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Wanda's Picks Radio Special Broadcast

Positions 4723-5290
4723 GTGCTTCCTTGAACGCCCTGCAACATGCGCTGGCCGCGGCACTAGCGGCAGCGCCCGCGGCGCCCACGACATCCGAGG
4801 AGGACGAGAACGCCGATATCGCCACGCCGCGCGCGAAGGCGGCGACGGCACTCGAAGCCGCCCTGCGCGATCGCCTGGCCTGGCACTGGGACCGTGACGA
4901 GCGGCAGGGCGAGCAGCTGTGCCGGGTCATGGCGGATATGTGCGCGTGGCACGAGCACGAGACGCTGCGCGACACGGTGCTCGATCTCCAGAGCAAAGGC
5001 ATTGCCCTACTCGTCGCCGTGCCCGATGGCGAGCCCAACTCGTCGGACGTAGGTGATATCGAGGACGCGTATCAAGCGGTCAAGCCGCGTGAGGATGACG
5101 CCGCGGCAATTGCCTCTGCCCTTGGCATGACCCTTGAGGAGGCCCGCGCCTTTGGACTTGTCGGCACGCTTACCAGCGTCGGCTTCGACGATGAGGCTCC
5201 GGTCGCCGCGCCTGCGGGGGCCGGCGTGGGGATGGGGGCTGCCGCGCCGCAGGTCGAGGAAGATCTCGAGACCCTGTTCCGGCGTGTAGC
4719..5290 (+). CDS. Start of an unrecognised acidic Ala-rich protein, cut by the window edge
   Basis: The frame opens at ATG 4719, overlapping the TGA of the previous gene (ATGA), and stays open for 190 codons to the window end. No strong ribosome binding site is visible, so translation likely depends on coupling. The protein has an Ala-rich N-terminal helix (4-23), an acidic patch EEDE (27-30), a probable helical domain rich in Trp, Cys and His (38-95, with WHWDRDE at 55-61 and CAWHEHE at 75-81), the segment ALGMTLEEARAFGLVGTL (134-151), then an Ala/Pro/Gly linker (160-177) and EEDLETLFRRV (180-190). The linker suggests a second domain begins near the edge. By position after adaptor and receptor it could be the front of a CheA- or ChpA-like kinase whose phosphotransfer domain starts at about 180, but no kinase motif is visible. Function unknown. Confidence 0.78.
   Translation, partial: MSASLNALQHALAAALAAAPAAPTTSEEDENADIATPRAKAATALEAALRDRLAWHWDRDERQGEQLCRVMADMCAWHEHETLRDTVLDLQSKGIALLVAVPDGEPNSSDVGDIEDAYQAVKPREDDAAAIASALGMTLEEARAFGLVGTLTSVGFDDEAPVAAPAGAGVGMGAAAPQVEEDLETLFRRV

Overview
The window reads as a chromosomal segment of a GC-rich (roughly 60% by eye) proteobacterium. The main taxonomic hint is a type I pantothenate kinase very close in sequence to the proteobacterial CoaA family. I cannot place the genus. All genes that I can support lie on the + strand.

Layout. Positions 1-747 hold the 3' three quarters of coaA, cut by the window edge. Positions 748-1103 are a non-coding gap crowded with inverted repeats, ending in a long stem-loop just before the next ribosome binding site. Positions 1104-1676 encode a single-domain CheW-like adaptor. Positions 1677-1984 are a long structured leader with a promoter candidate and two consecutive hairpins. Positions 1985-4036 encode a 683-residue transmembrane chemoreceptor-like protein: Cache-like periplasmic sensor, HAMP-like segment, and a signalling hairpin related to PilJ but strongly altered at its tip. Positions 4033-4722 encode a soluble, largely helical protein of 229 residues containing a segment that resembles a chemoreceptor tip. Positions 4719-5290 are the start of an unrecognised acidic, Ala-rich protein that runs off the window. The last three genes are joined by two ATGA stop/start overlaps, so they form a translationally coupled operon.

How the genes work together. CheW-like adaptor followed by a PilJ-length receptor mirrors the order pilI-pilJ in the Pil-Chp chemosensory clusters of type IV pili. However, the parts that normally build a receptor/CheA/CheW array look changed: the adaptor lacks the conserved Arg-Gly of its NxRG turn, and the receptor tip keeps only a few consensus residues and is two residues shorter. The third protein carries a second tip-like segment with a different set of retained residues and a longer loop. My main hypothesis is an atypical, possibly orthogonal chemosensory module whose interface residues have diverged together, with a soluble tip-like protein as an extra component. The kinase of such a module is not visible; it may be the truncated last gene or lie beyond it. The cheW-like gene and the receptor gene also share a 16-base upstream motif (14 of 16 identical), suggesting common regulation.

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Today we will feature King Sunny Adé, musical ambassador who is known for a musical style he made popular, "JuJu." Born into a Nigerian royal family, the artist/entrepreneur told me about how he began his musical career, why he took the name, "Sunny" and the work he has done as a member of the cultural arts ministry in Nigeria. He was on a tour with his latest album, "Seven Degrees North," when I decided to celebrate my birthday at his concert. It was also a day of freedom and jubilation--Juneteenth, a day that honors the Emancipation of black people in America. Adé’s father was a church organist, while his mother was a trader. Adé left grammar school in Ondo under the pretense of going to the University of Lagos. There in Lagos his mercurial musical career started (http://en.wikipedia.org/wiki/King_Sunny_Ad%C3%A9). As he spoke to me via phone in a conversation which was in two parts, as we got disconnected, I asked him about the legacy of slavery and how his family addressed the issue, how the Nigerian government addressed this issue. I recall his answer was that the "slavery" was complicated and most Africans were silent because if they were royal then perhaps they participated and benefited from the trafficking. Also, what did African descendants want from African nations they left behind: money, land, other resources...an apology? It was an interesting conversation, one I hope to have with others on both sides of the question: victims and perpetrators. Similar to the Japanese interred in America during WW2 receiving reparations, the Africans in the Diaspora spread out because of the Transatlantic Slave Trade need justice on all sides of the TRIANGLE, so that perhaps the breath of our ancestors whom we name and honor each year at the Maafa Ritual, who rise up each fall during what is called "hurricane season," might finally find the peace their spirits deserve. But that's not happening as long as their children's children's children suffer.

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